The nature of the unavoidable EEG artefacts (and how to deal with them)

If you have ever worked in the field of biopotential recording, you surely are aware of the omnipresent artefacts. If you haven’t, let me introduce you to them.

Artefacts includes all the parts of your recorded signal that does not originate from the source you are expecting the signal to come from.

That is the broader artefact definition I can come up with, but in order to clarify, let’s focus on an EEG recording example.

When we perform an EEG register, we wish to record only EEG, right? Well, I am sorry to spoil the party but that is never the case. Along with the EEG recording we are also recording other electrophysiological artefacts (EOG, EMG, ECG), movement artefacts, intrinsic noise from the EEG amplifier and also ambient noise. So at the end of the day, our EEG is contaminated with undesired artefacts which somehow makes our EEG uglier and harder to analyse.

Physiological Artefacts

These are very hard to control, since when recording an EEG, you cannot ‘switch off’ the heart of the subject, and thus avoid ECG artefacts. The same happens with EMG and EOG artefacts but in that case you can tell the subject to relax and to not contract his/her facial muscles. Also you can tell them to keep their eyes closed and not to move them. In any case, you cannot always be 100% sure that your EEG will be free of electrophysiological artefacts, so a cleaning stage is always needed.

Another source of artefacts is the so called Glossokinetic artefact. This is caused by the movement of the tongue. Similarly to what happens with the eyes, the tongue actually acts as an electric dipole, and thus its movement generates an electrical field easily recorded by EEG electrodes.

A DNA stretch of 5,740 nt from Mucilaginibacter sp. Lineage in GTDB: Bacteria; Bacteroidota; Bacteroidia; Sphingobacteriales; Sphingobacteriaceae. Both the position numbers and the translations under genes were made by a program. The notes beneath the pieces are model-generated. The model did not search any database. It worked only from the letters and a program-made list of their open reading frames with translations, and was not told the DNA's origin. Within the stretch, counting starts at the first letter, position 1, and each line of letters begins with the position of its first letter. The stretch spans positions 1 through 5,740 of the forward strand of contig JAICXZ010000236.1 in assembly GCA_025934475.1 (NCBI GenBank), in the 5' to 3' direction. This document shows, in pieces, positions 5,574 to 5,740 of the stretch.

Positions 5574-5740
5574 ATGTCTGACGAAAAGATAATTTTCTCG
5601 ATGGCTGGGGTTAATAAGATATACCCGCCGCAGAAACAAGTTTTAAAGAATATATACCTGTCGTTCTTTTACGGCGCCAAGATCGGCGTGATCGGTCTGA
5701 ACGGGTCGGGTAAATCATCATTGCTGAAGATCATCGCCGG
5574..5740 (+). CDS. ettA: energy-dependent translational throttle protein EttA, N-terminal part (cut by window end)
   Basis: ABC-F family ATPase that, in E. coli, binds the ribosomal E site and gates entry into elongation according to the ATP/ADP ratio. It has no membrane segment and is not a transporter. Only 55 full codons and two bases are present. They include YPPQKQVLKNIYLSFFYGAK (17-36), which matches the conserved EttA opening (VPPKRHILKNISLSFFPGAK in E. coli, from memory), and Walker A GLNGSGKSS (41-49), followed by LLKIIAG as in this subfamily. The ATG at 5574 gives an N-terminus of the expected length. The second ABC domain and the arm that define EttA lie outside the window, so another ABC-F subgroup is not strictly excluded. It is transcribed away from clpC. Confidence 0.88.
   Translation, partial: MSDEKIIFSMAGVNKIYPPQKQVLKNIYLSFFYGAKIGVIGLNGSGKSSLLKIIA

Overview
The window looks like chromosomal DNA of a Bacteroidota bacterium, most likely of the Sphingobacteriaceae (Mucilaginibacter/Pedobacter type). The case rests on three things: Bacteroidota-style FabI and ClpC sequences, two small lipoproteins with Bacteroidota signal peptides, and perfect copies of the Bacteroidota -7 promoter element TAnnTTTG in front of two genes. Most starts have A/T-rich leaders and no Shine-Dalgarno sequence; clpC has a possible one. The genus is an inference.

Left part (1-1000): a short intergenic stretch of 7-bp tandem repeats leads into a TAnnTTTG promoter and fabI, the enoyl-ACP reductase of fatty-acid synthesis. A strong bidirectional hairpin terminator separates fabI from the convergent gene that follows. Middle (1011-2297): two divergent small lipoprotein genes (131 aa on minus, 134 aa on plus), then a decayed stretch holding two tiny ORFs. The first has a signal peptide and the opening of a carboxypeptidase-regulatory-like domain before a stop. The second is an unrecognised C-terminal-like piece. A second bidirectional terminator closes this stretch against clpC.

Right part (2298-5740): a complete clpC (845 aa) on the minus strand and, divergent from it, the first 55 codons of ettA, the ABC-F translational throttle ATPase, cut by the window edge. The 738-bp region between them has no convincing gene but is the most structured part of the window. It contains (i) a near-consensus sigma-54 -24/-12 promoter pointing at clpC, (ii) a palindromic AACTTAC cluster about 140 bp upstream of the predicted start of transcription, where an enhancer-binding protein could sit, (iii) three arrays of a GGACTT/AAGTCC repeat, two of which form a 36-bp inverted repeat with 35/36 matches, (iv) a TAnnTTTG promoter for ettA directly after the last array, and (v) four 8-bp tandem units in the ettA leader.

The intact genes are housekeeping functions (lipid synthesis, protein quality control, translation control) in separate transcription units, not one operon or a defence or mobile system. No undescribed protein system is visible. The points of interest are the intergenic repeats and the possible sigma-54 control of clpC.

Extra-physiological Artefacts

photo credit: Alin S Living with Autism via photopin cc

This category of artefacts includes electrical line noise (50 Hz in Europe, 60 Hz in US), intrinsic noise of the amplifier (thermal noise), electrostatic noise due to movement in the environment and electrode popping. The best way to avoid these artefacts is to perform the recording in a shielded room (i.e. Faraday cage) and be careful with the skin preparation and with the position of the electrodes. In any case, modern EEG amplifiers are quite robust to these extra-physiological artefacts, and the use of Faraday cages is less and less common these days.

Now that we know the nature of the artefacts, the logical question to ask is…

How to deal with artefacts

Well, this is a very tricky question and actually no straight answer can be provided. First of all, we should try to avoid them! That would be the best way to deal with them. But we don’t always have collaborative subjects or shielded rooms available so we should be prepared to take care of the artefacts whenever they are present in our signal.

We have two options: either discard the parts of our signal that contain artefacts (and just keep the clean parts of our signal) or correct them. In the first case, we can simply perform a visual inspection of the signal and discard the undesired parts or apply an automatic ‘cleaner’. For instance we can make a little program that eliminates all the parts of our signal that are higher or lower than a certain threshold.

If we want to keep all the signal without discarding any parts, we should then apply an artefact corrector algorithm. Usually, the first thing to do is to apply some type of filter, usually a high pass filter to get rid of the drifts and also to centre the signal in 0. Some other filter can also help us reduce the impact of artefacts. A notch filter at 50Hz will cancel the line noise in our signal for instance, and this is quite a common technique to apply. There are some other more complex algorithms to clean the artefacts such as Independent Component Analysis. Imaging (ICA). Imagine we have 8 EEG channels. ICA transforms our 8 EEG channels into 8 different time series which are supposedly originated by independent sources (EOG, EMG, ECG and EEG for instance). By performing a quick visual inspection we can detect which sources are not EEG and eliminate them. Once we perform the inverse transform, we will have our EEG signals back, but without any artefacts. This sounds pretty cool, but we have to take into account that a part of our original EEG would also always be removed. In other words this method (as any other) is not perfect.

As a last word, I want to emphasise that the field of artefact correction is very broad and that many people are working on it. Imaging for instance in on-line applications such as BCI, the artefact correction needs to be performed in real time. No one has the perfect artefact correction algorithm, but Signal Processing guys and physiological researchers are definitely doing great work in this field as can be seen by the amount of papers that are published on this topic every year.

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